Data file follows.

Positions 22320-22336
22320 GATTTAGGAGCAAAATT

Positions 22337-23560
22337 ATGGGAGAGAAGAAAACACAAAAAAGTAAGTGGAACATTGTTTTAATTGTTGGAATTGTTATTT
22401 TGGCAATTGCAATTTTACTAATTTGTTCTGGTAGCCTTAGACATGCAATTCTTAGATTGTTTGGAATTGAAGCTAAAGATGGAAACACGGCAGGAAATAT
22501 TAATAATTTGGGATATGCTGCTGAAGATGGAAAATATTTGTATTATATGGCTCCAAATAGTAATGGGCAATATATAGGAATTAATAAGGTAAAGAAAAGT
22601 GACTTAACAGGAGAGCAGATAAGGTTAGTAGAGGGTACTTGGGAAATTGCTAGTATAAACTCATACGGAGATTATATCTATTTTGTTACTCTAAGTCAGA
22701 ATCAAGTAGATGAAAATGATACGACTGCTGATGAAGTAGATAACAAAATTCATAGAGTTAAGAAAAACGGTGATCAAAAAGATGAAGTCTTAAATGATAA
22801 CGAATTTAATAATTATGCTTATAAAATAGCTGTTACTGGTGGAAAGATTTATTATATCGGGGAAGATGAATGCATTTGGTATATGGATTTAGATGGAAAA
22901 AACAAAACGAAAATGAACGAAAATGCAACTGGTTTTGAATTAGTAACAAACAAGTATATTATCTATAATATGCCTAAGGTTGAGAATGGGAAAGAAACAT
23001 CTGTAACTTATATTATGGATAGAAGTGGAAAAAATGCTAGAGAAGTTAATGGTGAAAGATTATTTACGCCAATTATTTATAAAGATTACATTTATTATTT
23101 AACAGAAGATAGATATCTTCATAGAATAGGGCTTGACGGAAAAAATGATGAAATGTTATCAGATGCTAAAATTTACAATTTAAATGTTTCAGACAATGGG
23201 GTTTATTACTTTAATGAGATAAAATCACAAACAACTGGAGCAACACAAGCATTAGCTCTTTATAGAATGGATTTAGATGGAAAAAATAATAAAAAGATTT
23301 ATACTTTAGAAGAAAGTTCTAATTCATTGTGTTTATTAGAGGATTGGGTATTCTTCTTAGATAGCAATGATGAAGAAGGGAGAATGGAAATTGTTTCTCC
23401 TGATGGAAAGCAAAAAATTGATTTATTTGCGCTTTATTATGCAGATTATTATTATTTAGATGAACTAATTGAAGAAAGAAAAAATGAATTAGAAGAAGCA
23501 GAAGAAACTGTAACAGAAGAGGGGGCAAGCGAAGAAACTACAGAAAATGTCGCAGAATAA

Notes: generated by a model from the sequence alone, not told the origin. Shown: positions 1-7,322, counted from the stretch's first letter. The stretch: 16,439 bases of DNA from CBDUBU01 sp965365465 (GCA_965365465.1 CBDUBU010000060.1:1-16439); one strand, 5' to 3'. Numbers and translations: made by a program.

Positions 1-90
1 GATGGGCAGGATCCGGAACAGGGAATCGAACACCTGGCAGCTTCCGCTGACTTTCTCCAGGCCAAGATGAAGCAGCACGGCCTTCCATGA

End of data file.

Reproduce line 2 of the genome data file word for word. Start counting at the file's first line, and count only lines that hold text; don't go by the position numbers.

22320 GATTTAGGAGCAAAATT